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MNAAP Newsletter

Advocacy Begins with Listening

edwards-r-annebw150By MNAAP Policy Chair Anne Edwards, MD, FAAP

Child advocacy might be defined as speaking out on behalf of children. And yet, it might be said that advocacy really begins with listening. As pediatricians with varied backgrounds, advocacy is at the core of our work. We are privileged to partner with children and families to promote health and overall wellbeing. As we partner, we listen to the stories — successes and challenges — of children. This informs our initial (often individual) advocacy: communicating with a school, addressing food insecurity or completing a prior authorization form. This individual advocacy may lead to engaging more broadly on a community level by actively participating in coalitions to address issues such as childhood obesity.

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Our Success Begins Election Day: November 4

By Anne Edwards, MD, MNAAP Policy Chair

There’s an old saying that “in a democracy decisions are made by those who show up” and there’s no truer example of that than Election Day.

Influencing the decisions made in Washington and St. Paul begins by making your voice heard at the polls. And given that our patients can’t vote, our duty to be engaged is all the greater to show up on November 4 to add our voice.

Politics in Minnesota is often a retail affair, and candidates can often be found in your neighborhood, at local forums, or at the Friday night football game. When you see candidates, take the time to ask them how they’ll vote on issues that matter to kids. Ask them how they’ll work to make Minnesota a healthier place for children, and if they’ll support greater access to care for uninsured and underinsured kids and families. For good or for ill, the choices made on Election Day impact our patients and our profession in countless ways.

Politics can be distasteful to many, and often for good reason. Too much time and focus is spent on partisan bickering and game playing. But behind those headlines good work can be done at the Legislature.

I’m proud of the work that the MNAAP accomplished at the Capitol this past year. We restored the newborn screening program following devastating legislative and judicial actions. We partnered with many others to further regulate the sale of e-cigarettes, ban minor access to artificial tanning facilities, and make critical investments in early brain development. We’ve made great strides on behalf of Minnesota’s kids, but much more work remains. How successful we’ll be in many ways is determined starting on Election Day.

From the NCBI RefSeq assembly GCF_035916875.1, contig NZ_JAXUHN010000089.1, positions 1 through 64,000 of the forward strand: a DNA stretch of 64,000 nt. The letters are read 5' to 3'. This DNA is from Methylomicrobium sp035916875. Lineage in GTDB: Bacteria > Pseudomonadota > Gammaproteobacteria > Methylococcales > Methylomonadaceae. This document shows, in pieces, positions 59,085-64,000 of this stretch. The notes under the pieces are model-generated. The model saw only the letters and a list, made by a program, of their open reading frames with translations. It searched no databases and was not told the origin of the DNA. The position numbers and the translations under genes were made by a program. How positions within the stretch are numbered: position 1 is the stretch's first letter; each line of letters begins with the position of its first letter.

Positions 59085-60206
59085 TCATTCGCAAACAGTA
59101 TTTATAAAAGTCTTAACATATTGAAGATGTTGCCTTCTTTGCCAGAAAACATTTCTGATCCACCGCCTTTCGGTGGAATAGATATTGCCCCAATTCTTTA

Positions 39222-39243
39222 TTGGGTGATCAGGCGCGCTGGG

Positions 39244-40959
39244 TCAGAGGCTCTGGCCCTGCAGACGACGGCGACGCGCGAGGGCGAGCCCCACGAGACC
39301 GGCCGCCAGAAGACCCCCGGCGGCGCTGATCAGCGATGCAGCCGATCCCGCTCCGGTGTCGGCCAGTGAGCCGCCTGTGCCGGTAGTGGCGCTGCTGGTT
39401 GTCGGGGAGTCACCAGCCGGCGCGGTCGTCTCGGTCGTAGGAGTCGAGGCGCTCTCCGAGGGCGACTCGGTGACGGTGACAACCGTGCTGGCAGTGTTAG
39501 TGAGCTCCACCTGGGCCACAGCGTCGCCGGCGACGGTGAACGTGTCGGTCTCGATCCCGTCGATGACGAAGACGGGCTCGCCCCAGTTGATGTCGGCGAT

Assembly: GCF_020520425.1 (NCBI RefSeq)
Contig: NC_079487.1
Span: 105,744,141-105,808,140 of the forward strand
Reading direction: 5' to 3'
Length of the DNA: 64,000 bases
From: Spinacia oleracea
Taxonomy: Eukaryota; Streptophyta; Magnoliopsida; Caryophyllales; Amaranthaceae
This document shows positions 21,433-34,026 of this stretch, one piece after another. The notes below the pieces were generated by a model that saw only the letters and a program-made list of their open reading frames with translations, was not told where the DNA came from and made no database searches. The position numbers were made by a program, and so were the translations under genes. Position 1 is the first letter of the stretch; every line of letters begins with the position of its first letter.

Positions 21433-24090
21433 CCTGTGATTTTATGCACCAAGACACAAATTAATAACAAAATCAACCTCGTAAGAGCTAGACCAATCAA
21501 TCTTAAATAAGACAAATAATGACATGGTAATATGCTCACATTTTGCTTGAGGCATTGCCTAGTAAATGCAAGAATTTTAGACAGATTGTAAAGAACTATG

Your vote is your voice. For our patients and our profession, use that voice. Plan to vote on Tuesday, November 4.

MNAAP Pushing Legislation to Restore Newborn Screening

By Anne Edwards, MD, FAAP, chair of MNAAP’s policy committee…

In the midst of all drama and sports analysis of the Super Bowl of late, it seems fitting to speak of offense and defense.

As someone who has spent her fair share of time in legislators’ offices or testifying in front of legislative committees on behalf of our children and their health, I am thrilled to share with you a subtle but important shift as we approach the 2014 session. This year is different in one key way: We’re on offense.

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MNAAP Advocating Against Destruction of Newborn Screening Test Results

By Anne Edwards, MD, FAAP, chair of MNAAP’s Policy Committee…

With just a few drops of blood from a newborn’s heel, Minnesota’s newborn screening program has been credited with detecting more than 50 types of treatable disorders in hundreds of babies across the state. Early detection has meant the difference between life and death for many babies and their future siblings. In fact, the CDC recognizes newborn screening as one of the 10 greatest public health achievements in the 21st century and many experts have cited Minnesota as the “gold standard” for the rest of the country.

But a new law is threatening the future of this life-saving program in Minnesota — and MNAAP members are taking action.

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MNAAP Policy Priorities: Recap of 2013

By Anne Edwards, MD, FAAP, chair of MNAAP’s policy committee and chair of pediatrics at Park Nicollet

At the end of each session, I am reminded that we as children’s advocates participate in a marathon, not a sprint. MNAAP will continue to move forward, advocating on behalf of children to continue to move key issues forward in the coming year.

Many thanks to Eric Dick, MNAAP lobbyist, for his long hours of dedication. And many thanks to all of you who participated as child advocates during the session…look for more opportunities to engage in the coming months.

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